Folks, I'd like to share with you today some of the most important insights I've picked up in my world travels. Please feel free to add, agree, disagree, whatevs, in the comments.
1. People don't realize how little they empathize with people who are different
Here I'm not just talking about people of a different color, but also of another gender, age, economic class, education level, belief system, language, and others.
It's interesting how natural it is for the human brain to create a simple shorthand, perceiving different groups in terms of a handful of stereotypes. It's not surprising, really -- I think that the ability to identify with other individuals at all is the exceptional trait. It's not clear whether any other species is capable of it.
It seems, however, that human empathy has some limitations. Obviously it takes more work to relate to people whose experiences are very different than your own. What is counter-intuitive is how hard it is to grasp that foreign/other groups are as varied as your own group. To explain what I mean, let me use a couple of examples. First, the "Smurfette effect."
Smurfs come in all these different categories: the wise elder, the jokester, the artist, the girl, etc. Feminists have long noted that girls are as varied as guys, hence "girl" shouldn't be a role/trait on the same level with "baker" or "brainy-know-it-all."
But the thing is that the "Smurfette effect" isn't merely something that happens when men think about women. People (unintentionally) limit their picture of other groups in the same way. For example, take the category of "the French person." As I noted earlier, he nearly always dresses up as Marcel Marceau (and tends to have a particular -- stereotyped -- set of traits).
When I first moved to France, then, it was a bit of an epiphany. It's not that I thought French people all fit the stereotype (and dressed like Marcel Marceau...). Yet it was still a learning experience to really get that they have the same range of human types -- little kids, old people, really nerdy computer guys, etc. -- not just the small subset of educated, cosmopolitan young adult French folks that I'd met in the U.S.
(Maybe I should be ashamed to admit this, but) the first time I saw a black lady scolding her daughter in French, I was actually mildly startled to hear a black person speaking anything other than English. On an intellectual level it was no surprise, but it made me realize that (on an unconscious level) I had a rather limited mental picture both of French people and of black people.
(Another counter-intuitive point is that learning a new culture tends to merely increase your mental "us" category, but doesn't stop you from stereotyping other other groups. It helps, but learning a new culture doesn't automatically confer some sort of blanket enlightenment.)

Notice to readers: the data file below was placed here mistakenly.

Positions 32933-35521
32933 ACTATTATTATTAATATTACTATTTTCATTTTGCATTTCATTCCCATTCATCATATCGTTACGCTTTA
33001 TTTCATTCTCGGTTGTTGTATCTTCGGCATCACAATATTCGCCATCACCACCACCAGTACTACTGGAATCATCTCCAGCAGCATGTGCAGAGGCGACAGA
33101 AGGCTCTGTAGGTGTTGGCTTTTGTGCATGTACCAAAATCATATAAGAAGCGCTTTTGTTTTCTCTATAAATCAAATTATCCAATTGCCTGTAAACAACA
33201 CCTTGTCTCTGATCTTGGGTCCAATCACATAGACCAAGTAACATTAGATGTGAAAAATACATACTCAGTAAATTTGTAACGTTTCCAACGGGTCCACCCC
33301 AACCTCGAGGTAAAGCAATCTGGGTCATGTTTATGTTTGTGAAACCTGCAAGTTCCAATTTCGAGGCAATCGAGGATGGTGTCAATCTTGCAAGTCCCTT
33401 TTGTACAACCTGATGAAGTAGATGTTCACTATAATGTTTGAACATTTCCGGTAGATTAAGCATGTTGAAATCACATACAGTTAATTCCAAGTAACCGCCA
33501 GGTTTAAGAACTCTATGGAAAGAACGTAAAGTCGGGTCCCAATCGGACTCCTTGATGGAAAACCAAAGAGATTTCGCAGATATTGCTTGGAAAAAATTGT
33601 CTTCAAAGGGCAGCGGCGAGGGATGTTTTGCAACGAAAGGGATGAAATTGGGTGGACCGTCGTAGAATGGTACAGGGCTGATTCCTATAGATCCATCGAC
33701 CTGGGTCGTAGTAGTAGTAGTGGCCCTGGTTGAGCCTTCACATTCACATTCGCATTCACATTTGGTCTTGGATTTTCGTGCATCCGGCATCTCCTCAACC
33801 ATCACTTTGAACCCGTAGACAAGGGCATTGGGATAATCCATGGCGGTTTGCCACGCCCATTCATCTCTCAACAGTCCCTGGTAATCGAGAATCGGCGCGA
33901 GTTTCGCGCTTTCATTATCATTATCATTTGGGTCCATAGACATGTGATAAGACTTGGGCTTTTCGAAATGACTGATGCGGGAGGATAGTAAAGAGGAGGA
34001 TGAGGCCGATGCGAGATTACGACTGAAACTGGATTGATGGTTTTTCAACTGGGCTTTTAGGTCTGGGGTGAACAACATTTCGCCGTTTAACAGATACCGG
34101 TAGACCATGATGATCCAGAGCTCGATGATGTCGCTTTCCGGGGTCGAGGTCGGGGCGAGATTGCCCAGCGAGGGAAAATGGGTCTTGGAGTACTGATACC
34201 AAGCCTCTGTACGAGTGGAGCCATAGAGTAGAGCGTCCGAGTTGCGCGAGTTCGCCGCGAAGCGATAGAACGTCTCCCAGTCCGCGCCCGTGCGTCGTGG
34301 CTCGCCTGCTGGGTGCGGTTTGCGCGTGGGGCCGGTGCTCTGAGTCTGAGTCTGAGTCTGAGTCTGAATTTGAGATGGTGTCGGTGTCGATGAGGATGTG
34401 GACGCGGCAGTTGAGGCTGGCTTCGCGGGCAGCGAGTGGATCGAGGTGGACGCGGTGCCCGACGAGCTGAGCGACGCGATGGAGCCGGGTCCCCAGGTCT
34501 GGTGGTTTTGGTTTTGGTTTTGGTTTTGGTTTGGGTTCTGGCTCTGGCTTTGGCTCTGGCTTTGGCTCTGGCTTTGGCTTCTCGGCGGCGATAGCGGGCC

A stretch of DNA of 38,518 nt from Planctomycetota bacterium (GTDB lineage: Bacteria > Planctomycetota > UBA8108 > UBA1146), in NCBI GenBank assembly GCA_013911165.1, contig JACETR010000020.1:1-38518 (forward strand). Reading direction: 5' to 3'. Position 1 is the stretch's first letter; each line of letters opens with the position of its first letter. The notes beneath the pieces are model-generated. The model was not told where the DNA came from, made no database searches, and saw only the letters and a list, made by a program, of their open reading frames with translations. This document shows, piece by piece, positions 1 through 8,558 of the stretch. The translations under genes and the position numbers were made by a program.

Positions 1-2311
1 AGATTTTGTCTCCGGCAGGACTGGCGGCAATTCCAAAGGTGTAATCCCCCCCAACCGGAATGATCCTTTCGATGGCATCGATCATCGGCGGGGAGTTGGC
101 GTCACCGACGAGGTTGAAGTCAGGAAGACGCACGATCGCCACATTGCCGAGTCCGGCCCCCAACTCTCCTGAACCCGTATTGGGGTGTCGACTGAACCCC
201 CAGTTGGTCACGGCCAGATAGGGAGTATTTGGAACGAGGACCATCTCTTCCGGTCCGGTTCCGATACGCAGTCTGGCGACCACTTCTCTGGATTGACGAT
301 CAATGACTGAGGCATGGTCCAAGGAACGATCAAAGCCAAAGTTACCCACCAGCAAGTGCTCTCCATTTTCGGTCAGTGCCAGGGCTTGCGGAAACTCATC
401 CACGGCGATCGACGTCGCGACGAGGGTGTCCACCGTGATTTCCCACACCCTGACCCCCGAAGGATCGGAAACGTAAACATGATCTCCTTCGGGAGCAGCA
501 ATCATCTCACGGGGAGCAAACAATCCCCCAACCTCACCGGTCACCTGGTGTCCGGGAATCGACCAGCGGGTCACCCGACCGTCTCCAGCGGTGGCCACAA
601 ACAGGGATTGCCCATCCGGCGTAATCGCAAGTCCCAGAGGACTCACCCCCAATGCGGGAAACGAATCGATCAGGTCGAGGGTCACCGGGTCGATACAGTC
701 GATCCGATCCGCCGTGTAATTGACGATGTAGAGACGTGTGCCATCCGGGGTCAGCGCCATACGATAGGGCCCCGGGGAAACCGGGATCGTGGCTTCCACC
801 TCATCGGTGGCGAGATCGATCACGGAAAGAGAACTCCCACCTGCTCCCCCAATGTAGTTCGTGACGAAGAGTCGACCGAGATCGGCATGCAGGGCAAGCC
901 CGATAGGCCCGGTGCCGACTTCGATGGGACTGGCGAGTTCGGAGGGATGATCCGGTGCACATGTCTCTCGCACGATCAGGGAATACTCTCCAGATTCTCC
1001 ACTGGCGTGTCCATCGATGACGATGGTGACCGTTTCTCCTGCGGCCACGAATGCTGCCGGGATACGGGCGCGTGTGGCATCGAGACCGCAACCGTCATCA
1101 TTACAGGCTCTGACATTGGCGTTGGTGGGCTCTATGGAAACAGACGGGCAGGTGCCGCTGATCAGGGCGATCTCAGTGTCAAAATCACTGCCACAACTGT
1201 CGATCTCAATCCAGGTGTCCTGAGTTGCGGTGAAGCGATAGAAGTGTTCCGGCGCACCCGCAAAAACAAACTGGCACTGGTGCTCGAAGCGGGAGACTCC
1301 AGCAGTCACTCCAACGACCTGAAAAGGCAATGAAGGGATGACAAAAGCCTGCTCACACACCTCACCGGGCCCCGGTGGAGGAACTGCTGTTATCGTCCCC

2. One shouldn't be ashamed to admit to ignorance and uncertainty, one should be ashamed to not want to learn.
As far as racism and bigotry are concerned, I think it's important to recognize what we're up against. Even wanting to avoid racism/bigotry/stereotyping is a non-trivial step -- one that should be commended. On the other hand, I doubt there's a single person on the planet who has completely overcome the tendency to stereotype other groups.
Every time you notice an unfounded prejudice that you hold, you should be glad that you noticed it -- because it is only by noticing it that you can root it out. Having empathy for all humanity is something you can work on for your whole life and never truly succeed. Yet, some things are worth doing even though they're very hard.
It's also important to keep in mind that racism exists in every human culture. It's wrong (and ironic) to dismiss an entire culture as "those guys are the bigots, unlike our enlightened tradition." Ignorance and hate need to be fought within every culture.
3. People don't recognize how heavily their sense of what is "right" and "fair" is skewed towards favoring their own group.
I'd like to build a little on what I said in be the good guys and stand by your home-grown tyrant.
Humans value fairness as a virtue for society to strive for. At the same time -- if you read any human literature or stories -- you see immediately that a "good/happy" outcome is one where the protagonist comes out ahead. Humans simultaneously believe "good = fair" and "good = we win." That's why I don't like stories that have a classic villain who does evil just out of a pure love of evil. I think that type of story encourages people to view rivals as being motivated by evil -- as opposed to understanding that typically a rival is just someone else who wants what you want just like you.
In order to determine what is fair, you have to understand your rivals' needs, desires, and motivations. And in order to decide how to treat others, you have to try to see from their perspective -- not just project your own 2-D mental cartoon images onto them.